Again there has been just a heap of stuff arrive this week.
First we have:
By Molly Merrill, Associate Editor 11/26/08
A new study finds that the use of electronic health records may reduce paid malpractice settlements for physicians.
The study, which appeared in the November 24 issue of Archives of Internal Medicine, shows a trend toward lower paid malpractice claims for physicians who are active users of EHR technology.
There is broad consensus that electronic health records are an essential foundation for the delivery of high quality care. As electronic health record adoption proceeds as a national health policy objective, some have wondered whether EHRs can help to prevent medical malpractice claims," said Harvard University Assistant Professor Steven Simon, senior author of the paper.
The study examined survey responses from 1,140 practicing physicians in Massachusetts during 2005, focusing on demographic characteristics and the length and extent of EHR use. The investigators compared the presence or absence of malpractice claims among physicians with and without EHRs, including only claims that had been settled and paid.
The study found that 6.1 percent of physicians with EHRs and 10.8 percent of physicians without them had paid malpractice settlements in the preceding 10 years. The investigators, after controlling for potential confounding variables, found a trend favoring EHR use, although the results weren't statistically significant.
Yet another reason to go electronic it seems!
Second we have:
Riyadh: Sun, 30 Nov 2008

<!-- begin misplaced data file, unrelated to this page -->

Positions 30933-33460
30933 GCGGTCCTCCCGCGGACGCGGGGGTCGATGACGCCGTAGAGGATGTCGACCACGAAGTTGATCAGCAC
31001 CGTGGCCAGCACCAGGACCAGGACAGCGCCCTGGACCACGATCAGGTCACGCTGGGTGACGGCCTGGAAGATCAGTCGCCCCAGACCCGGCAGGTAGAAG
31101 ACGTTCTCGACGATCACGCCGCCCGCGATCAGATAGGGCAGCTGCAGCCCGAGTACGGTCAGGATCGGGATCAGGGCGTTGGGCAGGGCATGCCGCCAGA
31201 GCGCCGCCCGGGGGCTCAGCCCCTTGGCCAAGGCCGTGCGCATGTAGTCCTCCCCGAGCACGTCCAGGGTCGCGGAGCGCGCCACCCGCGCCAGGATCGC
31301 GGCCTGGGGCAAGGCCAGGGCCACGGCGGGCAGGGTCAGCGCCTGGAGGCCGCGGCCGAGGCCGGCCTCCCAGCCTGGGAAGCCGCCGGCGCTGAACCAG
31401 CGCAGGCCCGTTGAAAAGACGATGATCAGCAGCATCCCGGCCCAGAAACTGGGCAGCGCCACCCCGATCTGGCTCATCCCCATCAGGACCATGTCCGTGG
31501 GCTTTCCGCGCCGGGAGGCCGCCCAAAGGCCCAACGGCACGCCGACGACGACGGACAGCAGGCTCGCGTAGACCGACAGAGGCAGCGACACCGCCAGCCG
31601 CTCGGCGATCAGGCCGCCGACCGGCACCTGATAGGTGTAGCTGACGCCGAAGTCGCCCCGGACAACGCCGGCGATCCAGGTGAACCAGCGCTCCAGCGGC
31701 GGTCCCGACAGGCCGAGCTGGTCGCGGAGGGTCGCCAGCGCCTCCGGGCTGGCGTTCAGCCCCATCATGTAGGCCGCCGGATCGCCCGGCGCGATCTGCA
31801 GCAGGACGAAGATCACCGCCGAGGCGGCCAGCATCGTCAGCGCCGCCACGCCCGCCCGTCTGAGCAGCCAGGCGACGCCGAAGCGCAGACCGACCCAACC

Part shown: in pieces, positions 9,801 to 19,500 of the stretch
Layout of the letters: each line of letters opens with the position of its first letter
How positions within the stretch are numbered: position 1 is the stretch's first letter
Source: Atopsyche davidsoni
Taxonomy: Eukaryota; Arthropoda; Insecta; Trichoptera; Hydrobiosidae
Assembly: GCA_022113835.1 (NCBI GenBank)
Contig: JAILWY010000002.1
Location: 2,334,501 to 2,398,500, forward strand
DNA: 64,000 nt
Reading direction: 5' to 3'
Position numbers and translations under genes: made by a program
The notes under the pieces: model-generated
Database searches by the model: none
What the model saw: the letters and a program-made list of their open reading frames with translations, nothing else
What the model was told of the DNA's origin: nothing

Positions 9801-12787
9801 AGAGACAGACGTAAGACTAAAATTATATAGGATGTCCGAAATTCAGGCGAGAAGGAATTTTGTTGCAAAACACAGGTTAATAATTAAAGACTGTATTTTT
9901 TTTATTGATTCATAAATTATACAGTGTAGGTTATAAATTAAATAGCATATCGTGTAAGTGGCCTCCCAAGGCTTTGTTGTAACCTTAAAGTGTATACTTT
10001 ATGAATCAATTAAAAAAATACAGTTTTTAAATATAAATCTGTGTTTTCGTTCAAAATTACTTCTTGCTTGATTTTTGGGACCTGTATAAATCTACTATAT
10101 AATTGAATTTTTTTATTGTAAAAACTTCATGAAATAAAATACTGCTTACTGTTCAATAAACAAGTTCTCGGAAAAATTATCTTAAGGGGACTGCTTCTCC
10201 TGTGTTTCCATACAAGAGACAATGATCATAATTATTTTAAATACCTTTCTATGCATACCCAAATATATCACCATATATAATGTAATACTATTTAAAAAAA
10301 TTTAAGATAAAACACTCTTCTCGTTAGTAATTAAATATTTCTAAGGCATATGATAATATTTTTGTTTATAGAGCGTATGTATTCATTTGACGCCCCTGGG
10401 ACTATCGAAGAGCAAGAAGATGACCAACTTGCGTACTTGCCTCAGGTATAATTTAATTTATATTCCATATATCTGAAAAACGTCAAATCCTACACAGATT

The largest electronic health system in Saudi Arabia has gone fully operational following a series of successful tests, said the Arabian Company for Trade and Industrial System (Alcantara).
Alcantara is an exclusive agent for Nexus AG of Germany and the Swedish enterprise resource planning applications company IFS.
The Nexus system is applied in a number of other hospitals in Saudi Arabia and more than 600 hospitals in Europe, US and other parts of the world.
Automatically accessible to all Armed Forces hospitals, the system serves to eliminate duplication of patient records, besides streamlining procedures and allowing for speedy and efficient administration, said a top Alcantara official.
“The project is considered as the largest electronic health system ever in Saudi Arabia,” he said. “It aims to overcome the phenomenon of duplication and scattering of Armed Forces members’ medical files in their various locations.”
So far, the first phase of the unified information system has been successfully completed.
It covers data on patients’ admissions, discharge and transfer systems, management of outpatient clinics, and patients’ registration, pharmaceutical and laboratories systems.
Systems users – administrators, doctors and laboratory technicians, pharmacies – can now access all information on patients in a unified electronic file that can be accessed easily and automatically.
Much more here:
Sounds like EHRs are even starting to penetrate the Arab world – a good thing indeed! Bit of a pity it had to be a military deployment!
Third we have:
01 Dec 2008
Five GP practices in South West Essex are to become the first GPs in the country to implement the new ‘consent to view’ model for the Summary Care Record from this week.
The practices will also implement consent to view for access to patients’ Detailed Care Records using TPP’s SystmOne.
Just under 15,000 patients from the five practices will receive information today (1 December) explaining how the SCR works and the implications for them as part of the 16 week consultation period.
After the consultation records will be uploaded by implied consent if patients have not chosen to opt-out, but the SCR will only be available to view if the patients give consent at the time of each clinical encounter. The new ‘consent to view’ model was agreed by Connecting for Health in September.